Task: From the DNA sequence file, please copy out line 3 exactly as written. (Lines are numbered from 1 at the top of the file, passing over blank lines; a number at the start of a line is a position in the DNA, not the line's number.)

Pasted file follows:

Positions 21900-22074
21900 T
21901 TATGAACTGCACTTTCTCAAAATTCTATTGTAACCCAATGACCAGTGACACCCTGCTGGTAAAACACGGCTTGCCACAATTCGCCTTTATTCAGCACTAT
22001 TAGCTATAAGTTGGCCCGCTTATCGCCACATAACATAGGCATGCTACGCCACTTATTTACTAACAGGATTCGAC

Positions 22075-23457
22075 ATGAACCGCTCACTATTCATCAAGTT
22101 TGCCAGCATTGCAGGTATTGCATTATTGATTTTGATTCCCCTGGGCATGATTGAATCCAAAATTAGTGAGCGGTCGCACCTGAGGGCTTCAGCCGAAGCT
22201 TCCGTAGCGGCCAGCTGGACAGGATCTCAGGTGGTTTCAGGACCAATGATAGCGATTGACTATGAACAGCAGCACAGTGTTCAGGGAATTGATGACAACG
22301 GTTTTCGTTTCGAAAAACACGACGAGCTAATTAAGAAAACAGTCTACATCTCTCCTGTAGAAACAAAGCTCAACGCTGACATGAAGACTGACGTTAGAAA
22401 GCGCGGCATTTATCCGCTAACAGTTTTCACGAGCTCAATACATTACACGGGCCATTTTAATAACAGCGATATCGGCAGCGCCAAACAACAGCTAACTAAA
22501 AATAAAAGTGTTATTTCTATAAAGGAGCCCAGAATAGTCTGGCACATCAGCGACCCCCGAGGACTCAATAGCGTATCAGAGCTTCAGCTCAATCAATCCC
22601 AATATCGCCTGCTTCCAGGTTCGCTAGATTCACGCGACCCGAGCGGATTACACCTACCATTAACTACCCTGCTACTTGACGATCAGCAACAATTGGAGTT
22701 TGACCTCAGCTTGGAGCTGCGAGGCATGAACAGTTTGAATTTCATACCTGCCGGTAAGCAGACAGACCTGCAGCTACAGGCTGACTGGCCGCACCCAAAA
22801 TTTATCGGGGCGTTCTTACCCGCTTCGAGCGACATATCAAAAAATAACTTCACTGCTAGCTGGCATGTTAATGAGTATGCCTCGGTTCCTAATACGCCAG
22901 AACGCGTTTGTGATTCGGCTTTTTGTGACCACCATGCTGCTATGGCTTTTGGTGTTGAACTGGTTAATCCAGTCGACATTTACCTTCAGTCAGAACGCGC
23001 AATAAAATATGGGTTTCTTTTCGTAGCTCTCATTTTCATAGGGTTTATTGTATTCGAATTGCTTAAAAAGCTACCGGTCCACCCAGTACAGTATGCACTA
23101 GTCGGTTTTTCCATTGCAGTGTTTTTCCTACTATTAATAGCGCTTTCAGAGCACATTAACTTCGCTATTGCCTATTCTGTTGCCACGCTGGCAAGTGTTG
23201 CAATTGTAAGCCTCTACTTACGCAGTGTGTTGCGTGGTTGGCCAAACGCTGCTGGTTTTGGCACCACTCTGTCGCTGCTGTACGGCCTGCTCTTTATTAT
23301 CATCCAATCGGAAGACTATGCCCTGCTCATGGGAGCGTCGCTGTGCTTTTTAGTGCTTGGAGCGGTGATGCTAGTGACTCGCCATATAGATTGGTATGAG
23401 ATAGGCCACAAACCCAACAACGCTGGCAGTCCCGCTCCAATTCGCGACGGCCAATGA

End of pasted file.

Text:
21901 TATGAACTGCACTTTCTCAAAATTCTATTGTAACCCAATGACCAGTGACACCCTGCTGGTAAAACACGGCTTGCCACAATTCGCCTTTATTCAGCACTAT